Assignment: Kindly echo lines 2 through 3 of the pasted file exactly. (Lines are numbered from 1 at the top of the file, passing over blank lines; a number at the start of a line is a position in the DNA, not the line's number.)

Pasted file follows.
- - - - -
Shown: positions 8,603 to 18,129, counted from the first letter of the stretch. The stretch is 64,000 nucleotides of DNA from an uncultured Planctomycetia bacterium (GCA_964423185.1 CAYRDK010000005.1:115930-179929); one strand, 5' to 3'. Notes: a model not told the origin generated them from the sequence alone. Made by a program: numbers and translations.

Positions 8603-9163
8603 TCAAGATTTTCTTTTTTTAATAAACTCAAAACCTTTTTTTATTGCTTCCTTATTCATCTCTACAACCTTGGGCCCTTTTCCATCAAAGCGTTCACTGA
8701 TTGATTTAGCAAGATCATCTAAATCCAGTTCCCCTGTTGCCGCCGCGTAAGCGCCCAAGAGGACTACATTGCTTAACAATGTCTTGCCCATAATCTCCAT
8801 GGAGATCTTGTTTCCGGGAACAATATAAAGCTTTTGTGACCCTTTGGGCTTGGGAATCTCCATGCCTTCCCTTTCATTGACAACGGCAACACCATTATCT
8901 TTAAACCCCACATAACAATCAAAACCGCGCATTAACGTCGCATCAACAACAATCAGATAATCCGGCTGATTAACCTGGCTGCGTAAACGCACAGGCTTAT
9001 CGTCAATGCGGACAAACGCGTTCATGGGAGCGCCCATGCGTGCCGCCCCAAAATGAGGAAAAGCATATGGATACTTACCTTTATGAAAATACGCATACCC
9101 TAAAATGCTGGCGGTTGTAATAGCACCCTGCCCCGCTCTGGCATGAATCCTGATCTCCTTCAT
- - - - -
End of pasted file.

Positions 8603-9163
8603 TCAAGATTTTCTTTTTTTAATAAACTCAAAACCTTTTTTTATTGCTTCCTTATTCATCTCTACAACCTTGGGCCCTTTTCCATCAAAGCGTTCACTGA